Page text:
Ex-Afghan special forces fighting in Ukraine: Russian Foreign Ministry
The Russian Foreign Ministry reveals that some of the former Afghan Special Forces are fighting alongside Ukrainian nationalists.
The Russian presidential envoy for Afghanistan and the head of the Russian Foreign Ministry's Second Asian Department Zamir Kabulov said, as quoted by Sputnik, that Former Afghan Special Forces fighters have fought on Kiev's side in Ukraine.
In mid-March, a source told Sputnik that the US was preparing to send former Afghan army soldiers to Ukraine.
"These special forces, some of them join Islamic State [ISIS] and fight in Iraq and Syria. It is very predictable, in my opinion. We have already discussed that this is a repeat of the Iraq scenario, which resulted in the IS emergence. And the other part of these former special forces apparently were promised money as mercenaries because they need to make a living, so they join the Ukrainian Nazis. But this does not depend on the Taliban in any way," Kabulov said.
He cited a Kyrgyz delegate as saying at a recent Afghanistan conference in Uzbekistan that approximately 110,000 former Afghan Special Forces had fled the country and were awaiting entry into the United States.
"Apparently, no one is going to give them any permission, which is the absolutely rude manner of the Americans," Kabulov said.
The Taliban have promised not to send militants or terrorists to Ukraine, according to the Russian diplomat.
Commenting on whether Moscow contacted the movement on the matter, Kabulov said, "The Taliban have guaranteed that they will not allow [this] within their real capabilities. And they are not talking with a forked tongue."
This is happening one year after the hasty withdrawal of US troops from Afghanistan and the collapse of the US-backed government. The 20 years of US war caused economic chaos and food shortages, bringing the country to the brink of a humanitarian crisis. Thousands of Afghans were forced to flee the crisis-stricken country.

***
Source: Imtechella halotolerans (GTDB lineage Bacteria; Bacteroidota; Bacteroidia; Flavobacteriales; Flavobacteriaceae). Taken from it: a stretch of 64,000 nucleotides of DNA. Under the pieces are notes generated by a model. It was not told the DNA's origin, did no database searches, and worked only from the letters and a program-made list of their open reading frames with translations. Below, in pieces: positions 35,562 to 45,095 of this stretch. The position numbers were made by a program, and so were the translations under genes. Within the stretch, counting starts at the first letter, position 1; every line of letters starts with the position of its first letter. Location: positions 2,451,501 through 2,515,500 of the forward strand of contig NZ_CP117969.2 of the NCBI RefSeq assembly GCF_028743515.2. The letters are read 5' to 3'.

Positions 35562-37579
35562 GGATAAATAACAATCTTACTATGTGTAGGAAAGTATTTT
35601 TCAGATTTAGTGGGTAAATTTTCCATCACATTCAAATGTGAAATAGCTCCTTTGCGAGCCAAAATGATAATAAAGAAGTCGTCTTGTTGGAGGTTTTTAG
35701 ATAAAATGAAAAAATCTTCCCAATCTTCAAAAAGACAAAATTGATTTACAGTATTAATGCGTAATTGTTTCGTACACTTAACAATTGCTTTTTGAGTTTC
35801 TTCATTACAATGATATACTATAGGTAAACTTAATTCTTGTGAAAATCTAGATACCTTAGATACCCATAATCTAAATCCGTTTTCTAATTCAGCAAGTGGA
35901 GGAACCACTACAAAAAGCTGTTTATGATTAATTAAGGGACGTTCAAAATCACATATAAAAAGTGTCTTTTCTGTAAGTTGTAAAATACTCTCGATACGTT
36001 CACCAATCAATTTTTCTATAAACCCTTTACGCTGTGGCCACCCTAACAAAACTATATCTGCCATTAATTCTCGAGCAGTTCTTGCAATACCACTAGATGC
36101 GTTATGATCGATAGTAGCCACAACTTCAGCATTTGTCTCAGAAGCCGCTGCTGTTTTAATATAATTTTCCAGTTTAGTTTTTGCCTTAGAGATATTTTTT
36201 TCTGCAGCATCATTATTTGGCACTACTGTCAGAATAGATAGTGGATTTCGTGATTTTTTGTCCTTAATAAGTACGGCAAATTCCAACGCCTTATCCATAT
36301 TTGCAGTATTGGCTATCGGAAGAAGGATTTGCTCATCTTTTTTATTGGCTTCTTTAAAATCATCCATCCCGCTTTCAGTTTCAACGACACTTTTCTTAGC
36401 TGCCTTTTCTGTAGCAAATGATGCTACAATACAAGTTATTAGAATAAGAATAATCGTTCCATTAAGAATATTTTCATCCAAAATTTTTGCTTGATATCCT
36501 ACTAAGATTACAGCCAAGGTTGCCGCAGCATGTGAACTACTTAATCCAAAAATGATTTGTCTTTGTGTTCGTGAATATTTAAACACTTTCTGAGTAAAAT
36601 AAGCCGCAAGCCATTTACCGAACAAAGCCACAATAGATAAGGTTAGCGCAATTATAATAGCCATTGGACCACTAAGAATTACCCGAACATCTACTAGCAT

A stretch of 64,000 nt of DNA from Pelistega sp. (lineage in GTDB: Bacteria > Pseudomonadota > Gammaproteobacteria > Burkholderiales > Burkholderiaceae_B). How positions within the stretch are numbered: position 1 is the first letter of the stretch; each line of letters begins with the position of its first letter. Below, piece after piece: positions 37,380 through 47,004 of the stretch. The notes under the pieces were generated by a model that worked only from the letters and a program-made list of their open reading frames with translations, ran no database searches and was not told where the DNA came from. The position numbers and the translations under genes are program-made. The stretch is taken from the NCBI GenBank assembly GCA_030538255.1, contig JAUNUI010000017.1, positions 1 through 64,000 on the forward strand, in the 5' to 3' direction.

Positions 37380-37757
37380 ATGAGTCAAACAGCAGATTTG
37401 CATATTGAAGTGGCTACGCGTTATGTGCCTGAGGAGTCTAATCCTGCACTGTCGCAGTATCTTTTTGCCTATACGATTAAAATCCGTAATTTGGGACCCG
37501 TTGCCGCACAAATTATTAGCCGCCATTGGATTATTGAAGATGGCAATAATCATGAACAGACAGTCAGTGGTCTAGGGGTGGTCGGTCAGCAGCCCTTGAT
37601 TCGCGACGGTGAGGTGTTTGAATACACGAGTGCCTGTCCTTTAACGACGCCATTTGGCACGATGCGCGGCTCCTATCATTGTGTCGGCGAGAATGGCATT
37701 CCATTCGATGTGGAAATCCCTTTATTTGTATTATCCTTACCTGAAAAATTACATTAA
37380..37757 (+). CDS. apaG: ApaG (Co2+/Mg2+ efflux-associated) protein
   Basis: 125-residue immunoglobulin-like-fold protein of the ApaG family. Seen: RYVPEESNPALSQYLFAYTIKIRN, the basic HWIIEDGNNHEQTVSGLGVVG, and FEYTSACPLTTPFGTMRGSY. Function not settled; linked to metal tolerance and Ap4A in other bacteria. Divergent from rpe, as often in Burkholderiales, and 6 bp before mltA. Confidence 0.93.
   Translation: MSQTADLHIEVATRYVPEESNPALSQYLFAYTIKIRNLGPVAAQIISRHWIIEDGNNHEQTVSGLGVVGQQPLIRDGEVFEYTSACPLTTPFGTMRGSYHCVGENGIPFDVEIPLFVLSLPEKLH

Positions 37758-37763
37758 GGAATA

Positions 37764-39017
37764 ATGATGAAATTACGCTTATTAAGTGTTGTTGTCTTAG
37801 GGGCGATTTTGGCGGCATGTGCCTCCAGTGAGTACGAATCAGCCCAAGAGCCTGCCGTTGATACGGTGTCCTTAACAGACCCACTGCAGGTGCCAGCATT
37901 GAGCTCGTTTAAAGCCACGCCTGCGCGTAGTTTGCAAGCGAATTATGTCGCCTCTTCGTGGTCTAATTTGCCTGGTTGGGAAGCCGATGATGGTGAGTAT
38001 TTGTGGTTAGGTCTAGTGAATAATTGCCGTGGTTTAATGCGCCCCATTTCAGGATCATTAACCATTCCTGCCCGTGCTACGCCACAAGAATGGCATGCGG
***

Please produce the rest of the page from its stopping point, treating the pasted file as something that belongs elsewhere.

Today, life in Afghanistan is difficult and precarious for almost everyone. More than half of this troubled country's 40 million people are suffering from severe malnutrition and grinding poverty, and 90% are food insecure.
Elsewhere in Ukraine, the US is fueling the war by sending hundreds of millions of dollars worth of weapons not to mention facilitating the way for mercenaries to fight in Ukraine.
Since February 24, the United States has committed $5.6 billion in military supplies to Ukraine, ranging from heavy artillery to tactical drones to armored vehicles.
The latest batch of weapons announced is worth $350 million, as per the Pentagon. It consists of 18 155 mm howitzers, 36,000 rounds of 155 mm ammunition, 18 tactical vehicles for towing 155 mm howitzers, ammunition for High Mobility Artillery Rocket Systems, or HMARS, and four tactical vehicles for equipment and spare parts recovery.
In addition, the Pentagon will provide two Harpoon coastal defense systems, thousands of secure radios, night vision, and thermal devices, as well as funding for training and maintenance. The total value of this package is $650 million.
Meanwhile, a senior US defense official warned that hundreds of millions of dollars worth of US weapons sent to Ukraine might “drop into a big black hole, and you have almost no sense of it at all after a short period of time."
Furthermore, current US officials and defense analysts agree that the risk is that some of those weapons will end up in the hands of mercenaries.
However, the story is far from over. Ukrainian news agency Ukrinform reported in March that 3,000 US “volunteers” were ready to fight in Ukraine.
The agency quoted the Ukrainian Armed Forces’ press service via Telegram as saying that "the volunteers are ready to repel Russia as part of an international battalion."
Among the US volunteers are army veterans "with combat experience gained in Iraq and other hotspots around the world.